waiting for the Freestaters to rise again.
I am a farmer.
I am an artist.
I am a teacher.
I am an engineer.
I am your mother.
I am the namesake of the city!
I am not just I-70 and I-35 and all that they intersect.
I am 24-40.
I am K99.
I am that spot on US-59, down in the valley between Richmond and Garnett,
when you drive over the Pottawatomie Creek Bridge,
where the radio loses the signal
always when you favorite song just gets to the hook.
And you, my dear friends,
you, driving through,
you, weary travelers,
you, welcome creatures,
you, fleeting inhabitants,
you are the song.

READY FOR LIFT OFF by Brett Underwood

Posted in Brett Underwood with tags on April 26, 2017 by Scot



Take your wait off
Strap your wings on

Gotta get away from you Cretins!
Flying higher and higher

While faceless slaves
feed the beast
Grow, slaughter, cook and serve
the feast

Sew the walkabout threads
stripped from wheels
Spin willy-nilly wobbly heels
Shuffle feet
Scuttle butt
Talking the talk
Walking the walk
Clod-kickin’ nomads
Riddling clichés
In piecemeal-economic class
majority of days
Knotting and tangling
Screaming and steaming
Angels falling in teams
Coaxing hope from men and children
Suffering guilt and schemes
for flavored vodka
to put out the flames.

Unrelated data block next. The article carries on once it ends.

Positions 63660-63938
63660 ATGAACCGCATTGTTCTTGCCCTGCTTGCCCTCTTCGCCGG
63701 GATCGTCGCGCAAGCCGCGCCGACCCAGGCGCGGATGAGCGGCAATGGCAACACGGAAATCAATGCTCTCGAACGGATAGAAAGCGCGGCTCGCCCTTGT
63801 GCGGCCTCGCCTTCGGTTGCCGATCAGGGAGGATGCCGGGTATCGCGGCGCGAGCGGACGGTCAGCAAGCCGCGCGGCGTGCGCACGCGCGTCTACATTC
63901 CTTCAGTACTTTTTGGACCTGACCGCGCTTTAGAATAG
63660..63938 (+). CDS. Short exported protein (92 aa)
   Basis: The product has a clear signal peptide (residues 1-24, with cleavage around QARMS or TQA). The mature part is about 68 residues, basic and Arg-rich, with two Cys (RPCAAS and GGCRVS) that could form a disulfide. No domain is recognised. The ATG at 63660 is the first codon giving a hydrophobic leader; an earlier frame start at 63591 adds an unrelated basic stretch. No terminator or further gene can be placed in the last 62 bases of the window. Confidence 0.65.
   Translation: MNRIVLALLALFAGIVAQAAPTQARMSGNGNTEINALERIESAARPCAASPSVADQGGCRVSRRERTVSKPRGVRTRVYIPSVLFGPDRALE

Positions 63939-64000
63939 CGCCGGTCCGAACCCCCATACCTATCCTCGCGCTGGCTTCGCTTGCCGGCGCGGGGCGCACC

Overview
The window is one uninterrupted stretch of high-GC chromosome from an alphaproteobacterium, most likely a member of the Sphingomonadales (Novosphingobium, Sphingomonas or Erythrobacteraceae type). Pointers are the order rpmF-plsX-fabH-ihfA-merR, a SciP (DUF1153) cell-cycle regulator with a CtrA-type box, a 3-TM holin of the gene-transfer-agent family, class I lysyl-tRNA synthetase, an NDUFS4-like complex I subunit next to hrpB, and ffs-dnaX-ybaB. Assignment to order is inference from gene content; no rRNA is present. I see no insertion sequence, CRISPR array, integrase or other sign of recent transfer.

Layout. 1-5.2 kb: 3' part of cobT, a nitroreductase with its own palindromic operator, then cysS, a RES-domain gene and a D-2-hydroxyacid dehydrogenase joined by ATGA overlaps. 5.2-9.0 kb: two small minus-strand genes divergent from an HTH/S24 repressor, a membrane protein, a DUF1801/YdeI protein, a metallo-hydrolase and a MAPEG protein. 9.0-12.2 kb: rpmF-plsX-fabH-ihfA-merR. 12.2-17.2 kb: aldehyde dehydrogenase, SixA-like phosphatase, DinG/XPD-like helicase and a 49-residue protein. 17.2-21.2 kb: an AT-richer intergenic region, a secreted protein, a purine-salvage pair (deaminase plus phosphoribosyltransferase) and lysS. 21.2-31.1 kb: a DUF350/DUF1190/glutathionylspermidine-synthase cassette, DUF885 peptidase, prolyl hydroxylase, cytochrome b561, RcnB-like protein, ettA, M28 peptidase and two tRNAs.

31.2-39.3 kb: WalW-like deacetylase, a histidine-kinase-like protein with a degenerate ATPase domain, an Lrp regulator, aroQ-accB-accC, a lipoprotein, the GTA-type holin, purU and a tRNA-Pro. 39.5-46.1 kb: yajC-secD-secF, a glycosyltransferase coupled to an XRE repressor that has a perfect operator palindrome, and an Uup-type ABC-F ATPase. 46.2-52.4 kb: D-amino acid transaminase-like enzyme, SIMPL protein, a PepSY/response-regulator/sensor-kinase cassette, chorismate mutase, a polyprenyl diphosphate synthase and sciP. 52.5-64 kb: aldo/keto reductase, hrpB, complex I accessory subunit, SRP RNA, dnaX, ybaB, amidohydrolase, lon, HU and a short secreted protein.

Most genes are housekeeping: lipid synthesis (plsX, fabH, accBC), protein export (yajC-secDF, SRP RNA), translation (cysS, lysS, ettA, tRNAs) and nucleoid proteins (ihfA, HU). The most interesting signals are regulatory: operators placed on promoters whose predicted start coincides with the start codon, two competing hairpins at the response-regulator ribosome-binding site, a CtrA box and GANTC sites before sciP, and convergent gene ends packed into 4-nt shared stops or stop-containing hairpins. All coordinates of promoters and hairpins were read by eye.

Faceless in frenzied crowds
not their piglets for a tit
Sweet silk web of perks
Splinters in their lips

It’s a wooden cow
Eating the genius grass of now
Madness habit
Horses clip-clopping through the sky,
Hot on the trail of a giant carrot,
On the end of a string
Tied to a stick unseen.
Burning spear becomes the sun.

Continue reading


Posted in George Wallace with tags on April 26, 2017 by Scot

The facts are simple
they speak for themselves
but facts don’t always tell
the whole story —
he was a bluesman
he played the blues
he was sixty years old
he lived alone in a
split level shack in
Kings Park Long Island
Long Island New York
with a ramp in the front
on account of his bad
back, and a maple tree
in the yard which his kids
used to swing on when
they were little & before
they moved away.
He liked his chopper
he liked his Jack Daniels
he liked his bass guitar
& he liked his kids &his friends
& a woman or two
& he liked putting on his
riding gear & going out into
the Long Island Expressway night
to Ride Baby Ride!
& the cops say they didn’t target him
& the cops say they didn’t track him down
the cops say they were just
protecting the public when
they came to his house
to haul him in, said
someone phoned &
told them he was
Irrational to be
the person they don’t
want you to be. Irrational
to refuse to swallow the
9-5 routine. Irrational to fight
the leather belt they strap you